Our Insights

Net Zero Scotch Whisky Distillation

Integrating old traditions with sustainable design

“Today’s rain is tomorrow’s whisky.” It is a Scottish proverb about the weather, inherent optimism, and national spirit. But as Scotland’s Scotch Whisky Association vows to achieve net zero emissions by 2040 in all local operations, this proverb takes on new meaning – the reality of changing weather patterns due to climate change and the confidence in commercial distilleries to meet sustainability targets.

The Association’s Strategy covers four main themes (tackling climate change, using water responsibly, moving to a circular economy, caring for the land) and commits the industry to work collaboratively with supply chain partners and government towards a collective goal of a sustainable dram from grain to glass.

In this Insight Article, Mark Fresson, our resident scotch distillery subject matter expert, looks at the design considerations from past and present regeneration projects in melding guaranteed age with a guaranteed future.

An industry tackling climate crisis

Whisky is a distilled alcoholic beverage made from fermented grain mash. By law, Scotch Whisky can only be made in Scotland using water, yeast and cereals. It is distilled in copper pots and matured in oak casks for a minimum of three years and often over a decade. Scotch whisky production dates back to 1494 and is a source of commerce with iconic brands and tourism showcasing advanced craftsmanship.

No two whisky distilleries in Scotland are the same, just as every Scotch whisky has its own character and taste based on local landscapes, water sources, and even the shape of copper stills.

Tackling the climate crisis as an industry and mandating net zero emissions by 2040 is as much about preserving the past as securing the future. Scotland’s Scotch Whisky Association’s commitment to Goals #7 and #13 of the UN Sustainable Development Goals, specifically climate action and affordable and clean energy, means reducing the sector’s carbon footprint in its operations by an additional 40% before 2030. Incredibly, the industry that produces what George Bernard Shaw coined “liquid sunshine” is also ahead of schedule.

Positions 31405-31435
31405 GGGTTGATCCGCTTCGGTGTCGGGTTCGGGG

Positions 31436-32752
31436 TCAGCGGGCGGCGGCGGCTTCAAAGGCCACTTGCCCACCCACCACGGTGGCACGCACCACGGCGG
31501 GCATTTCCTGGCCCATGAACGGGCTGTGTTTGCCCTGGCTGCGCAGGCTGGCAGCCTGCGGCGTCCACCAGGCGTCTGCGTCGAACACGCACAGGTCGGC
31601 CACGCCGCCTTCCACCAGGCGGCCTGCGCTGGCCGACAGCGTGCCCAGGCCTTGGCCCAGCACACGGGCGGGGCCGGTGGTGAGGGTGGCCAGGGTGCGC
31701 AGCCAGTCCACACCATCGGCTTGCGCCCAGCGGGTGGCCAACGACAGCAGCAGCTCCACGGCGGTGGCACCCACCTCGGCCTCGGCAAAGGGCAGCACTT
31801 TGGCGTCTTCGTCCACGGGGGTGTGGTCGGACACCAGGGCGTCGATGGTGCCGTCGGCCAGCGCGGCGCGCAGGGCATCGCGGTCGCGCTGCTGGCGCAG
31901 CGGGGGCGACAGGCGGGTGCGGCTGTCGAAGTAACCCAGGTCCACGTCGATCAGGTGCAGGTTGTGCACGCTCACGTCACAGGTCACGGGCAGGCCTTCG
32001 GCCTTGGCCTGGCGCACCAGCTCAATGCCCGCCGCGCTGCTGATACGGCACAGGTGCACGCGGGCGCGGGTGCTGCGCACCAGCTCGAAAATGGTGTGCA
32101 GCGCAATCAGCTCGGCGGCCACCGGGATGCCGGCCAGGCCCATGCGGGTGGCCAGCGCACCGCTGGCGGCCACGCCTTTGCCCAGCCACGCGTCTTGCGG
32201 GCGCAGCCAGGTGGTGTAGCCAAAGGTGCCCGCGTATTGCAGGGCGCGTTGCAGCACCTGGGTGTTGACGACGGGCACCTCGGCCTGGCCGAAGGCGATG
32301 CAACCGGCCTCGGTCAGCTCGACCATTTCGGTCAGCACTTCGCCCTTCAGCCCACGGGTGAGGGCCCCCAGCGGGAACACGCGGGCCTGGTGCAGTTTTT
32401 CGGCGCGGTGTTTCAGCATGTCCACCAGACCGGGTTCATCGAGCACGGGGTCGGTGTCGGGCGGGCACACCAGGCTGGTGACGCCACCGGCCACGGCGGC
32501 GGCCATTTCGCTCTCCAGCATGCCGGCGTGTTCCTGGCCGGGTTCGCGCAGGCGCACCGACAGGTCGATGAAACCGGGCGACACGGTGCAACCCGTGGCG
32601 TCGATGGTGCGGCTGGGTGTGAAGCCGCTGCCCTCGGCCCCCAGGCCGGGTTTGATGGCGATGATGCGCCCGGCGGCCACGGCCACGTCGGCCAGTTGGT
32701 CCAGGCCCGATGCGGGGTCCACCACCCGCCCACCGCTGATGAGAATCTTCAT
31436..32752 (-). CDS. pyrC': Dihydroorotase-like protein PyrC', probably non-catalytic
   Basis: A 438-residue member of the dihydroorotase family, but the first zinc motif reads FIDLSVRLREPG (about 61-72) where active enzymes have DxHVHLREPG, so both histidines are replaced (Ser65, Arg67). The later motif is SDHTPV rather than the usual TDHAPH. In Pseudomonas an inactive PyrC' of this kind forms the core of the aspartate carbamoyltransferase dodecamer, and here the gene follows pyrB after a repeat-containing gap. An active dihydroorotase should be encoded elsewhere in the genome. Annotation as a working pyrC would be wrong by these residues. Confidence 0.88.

Generating heat for distillation is the primary problem in creating harmful emissions. The solution combines increasing efficiency of the process and the use of alternative technologies such as anaerobic digestion, biomass, hydrogen, high-temperature heat pumps, and decarbonizing operations through carbon capture.

  1. Sustainable design 

Today, more and more distilleries are employing newly designed bio plants and high-efficiency Mechanical Vapour Recompression (MVR) fan technology for pot distillation. This technology compresses vapor to rise in temperature before being sent back to heat the stills during distillation. It is proving to be highly effective to control energy consumption.

Just as critical is the regeneration of existing buildings. Regeneration reuses existing materials to expand the lifespan of the original carbon footprint. Every effort is made to renovate and reuse buildings and materials to make them more efficient and reduce energy consumption – while realizing improvements to the visual character of the distillery and strengthening the brand. The trick is to maintain production while this regeneration process is carried out with an end goal for greater whisky production capacity. Old and often redundant stone structures can be reused and repurposed as new process buildings, such as stillhouses or visitor buildings – all part of a strategy of continuing production during the regeneration and renovations.

For example:

  • One project reused the original stone to create the new stillhouse and turned an old dairy into a new blending room